When an author contacts you about reviewing their book, it’s disappointing to have to decline the opportunity because of your already huge review pile. Such is the case when John R. Bell contacted me about his historical fiction novel, The Circumstantial Enemy. However, just because my review pile is approaching mountainous proportions doesn’t mean I should hide interesting sounding books from followers of my blog.
I’m pleased to say, John agreed to answer some questions about The Circumstantial Enemy, the inspiration for the book and his own very personal writing journey. If it sparks your interest, you can find the relevant purchase links below.
About the Book
When Croatia becomes a Nazi puppet state in 1941, carefree young pilot Tony Babic finds himself forcibly aligned with Hitler’s Luftwaffe. Unbeknownst to Tony, his sweetheart Katarina and best friend Goran have taken the side of the opposing communist partisans. The threesome are soon to discover that love and friendship will not circumvent this war’s ideals.
Downed by the Allies in the Adriatic Sea, Tony survives a harrowing convalescence in deplorable Italian hospitals and North African detention stockades. His next destination is Camp Graham in Illinois, one of four hundred prisoner of war camps on American soil. But with the demise of the Third Reich, repatriation presents a new challenge. What kind of life awaits Tony under communist rule? Will he be persecuted as an enemy of the state for taking the side of Hitler? And then there is Katarina; in letters she confesses her love, but not her deceit… Does her heart still belong to him?
Format: eBook (326 pp.) Publisher: Endeavour Press
Published: 12th October 2017 Genre: Historical Fiction
Find The Circumstantial Enemy on Goodreads
Interview: John R. Bell, author of The Circumstantial Enemy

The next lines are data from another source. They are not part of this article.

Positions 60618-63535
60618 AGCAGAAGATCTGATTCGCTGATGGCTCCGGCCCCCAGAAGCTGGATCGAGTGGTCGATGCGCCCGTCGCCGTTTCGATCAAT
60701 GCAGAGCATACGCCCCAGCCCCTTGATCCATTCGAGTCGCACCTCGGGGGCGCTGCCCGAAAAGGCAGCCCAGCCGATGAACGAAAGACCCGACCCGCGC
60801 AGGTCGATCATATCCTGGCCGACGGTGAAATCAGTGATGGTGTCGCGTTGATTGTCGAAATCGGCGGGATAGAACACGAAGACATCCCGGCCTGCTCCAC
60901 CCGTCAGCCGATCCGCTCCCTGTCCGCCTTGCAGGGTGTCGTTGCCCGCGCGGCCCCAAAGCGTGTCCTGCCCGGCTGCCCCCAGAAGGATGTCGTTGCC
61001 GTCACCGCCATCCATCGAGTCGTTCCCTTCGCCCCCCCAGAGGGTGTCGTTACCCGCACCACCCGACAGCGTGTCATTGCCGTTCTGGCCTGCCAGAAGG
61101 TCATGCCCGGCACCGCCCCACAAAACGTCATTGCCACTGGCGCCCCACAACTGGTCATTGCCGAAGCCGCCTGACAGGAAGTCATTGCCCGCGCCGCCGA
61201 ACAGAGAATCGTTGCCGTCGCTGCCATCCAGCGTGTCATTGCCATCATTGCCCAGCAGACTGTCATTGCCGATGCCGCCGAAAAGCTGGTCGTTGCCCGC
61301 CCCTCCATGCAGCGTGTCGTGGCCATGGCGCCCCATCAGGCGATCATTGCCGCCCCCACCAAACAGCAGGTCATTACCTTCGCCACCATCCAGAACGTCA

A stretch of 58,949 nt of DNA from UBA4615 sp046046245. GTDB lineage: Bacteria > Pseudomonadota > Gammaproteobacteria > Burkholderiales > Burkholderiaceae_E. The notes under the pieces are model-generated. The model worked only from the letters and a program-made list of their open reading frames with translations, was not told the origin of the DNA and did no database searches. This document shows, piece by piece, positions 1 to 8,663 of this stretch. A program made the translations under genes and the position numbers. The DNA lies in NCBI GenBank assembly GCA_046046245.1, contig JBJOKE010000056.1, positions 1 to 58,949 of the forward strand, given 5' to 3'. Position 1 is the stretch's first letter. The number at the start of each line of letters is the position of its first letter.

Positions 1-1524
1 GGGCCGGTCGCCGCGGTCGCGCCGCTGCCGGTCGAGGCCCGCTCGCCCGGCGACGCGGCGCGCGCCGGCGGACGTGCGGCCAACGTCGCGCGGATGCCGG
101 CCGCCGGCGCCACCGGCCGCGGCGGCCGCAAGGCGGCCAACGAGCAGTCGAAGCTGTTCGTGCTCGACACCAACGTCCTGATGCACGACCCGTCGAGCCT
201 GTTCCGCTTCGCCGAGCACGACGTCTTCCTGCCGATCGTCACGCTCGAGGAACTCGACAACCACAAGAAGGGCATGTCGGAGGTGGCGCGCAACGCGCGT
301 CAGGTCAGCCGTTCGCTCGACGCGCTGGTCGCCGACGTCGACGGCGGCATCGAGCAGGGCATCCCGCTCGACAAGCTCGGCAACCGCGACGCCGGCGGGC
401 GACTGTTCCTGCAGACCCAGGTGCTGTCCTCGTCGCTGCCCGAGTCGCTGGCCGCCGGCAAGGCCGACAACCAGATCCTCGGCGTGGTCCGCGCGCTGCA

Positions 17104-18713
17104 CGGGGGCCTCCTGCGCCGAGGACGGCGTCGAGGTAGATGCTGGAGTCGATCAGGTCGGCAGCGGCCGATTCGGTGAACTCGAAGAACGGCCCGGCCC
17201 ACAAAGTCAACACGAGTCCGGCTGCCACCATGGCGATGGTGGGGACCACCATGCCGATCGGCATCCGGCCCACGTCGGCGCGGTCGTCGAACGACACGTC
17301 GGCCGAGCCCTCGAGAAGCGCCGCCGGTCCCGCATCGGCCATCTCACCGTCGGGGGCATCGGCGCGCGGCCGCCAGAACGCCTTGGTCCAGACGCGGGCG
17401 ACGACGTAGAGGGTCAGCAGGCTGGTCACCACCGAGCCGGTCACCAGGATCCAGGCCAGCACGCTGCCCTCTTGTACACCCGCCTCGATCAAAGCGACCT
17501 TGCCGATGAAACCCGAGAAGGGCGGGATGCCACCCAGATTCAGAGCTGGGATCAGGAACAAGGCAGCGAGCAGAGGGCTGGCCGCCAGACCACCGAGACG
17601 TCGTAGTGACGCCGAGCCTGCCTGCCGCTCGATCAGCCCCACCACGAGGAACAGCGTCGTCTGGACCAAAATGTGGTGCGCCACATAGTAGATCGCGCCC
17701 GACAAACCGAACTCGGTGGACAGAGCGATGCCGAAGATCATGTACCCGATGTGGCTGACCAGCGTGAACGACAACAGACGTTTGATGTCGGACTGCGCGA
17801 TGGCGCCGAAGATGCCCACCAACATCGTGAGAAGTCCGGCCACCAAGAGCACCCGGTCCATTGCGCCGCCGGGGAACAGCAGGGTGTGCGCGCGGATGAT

Without giving too much away, can you tell me a bit about The Circumstantial Enemy?
The book is a historical fiction thriller set in Croatia, Russia, and America between 1941 and 1953. It chronicles the trials and capers of a young pilot who is forcibly aligned with Hitler’s Luftwaffe. Unbeknownst to him, his sweetheart and best friend have taken the side of the opposing communist partisans. The threesome soon discover that love and friendship cannot circumvent the ideals of this war. I’d summarize the novel as an energetic journey to freedom through minefields of hatred, betrayal, lust, and revenge. A story about the strength of the human spirit, and the power of friendship, love, and forgiveness.
What is the relevance of the book’s title?
The title represents the protagonist’s predicament. By being in the wrong place at the wrong time, he is caught on the wrong side of the war, becoming the enemy of several in his struggle to survive. There is also a twist to the title; The Circumstantial Enemy happens to be written by a circumstantial author. I characterize myself that way because I’d never felt a burning desire to write a book.
What changed your mind?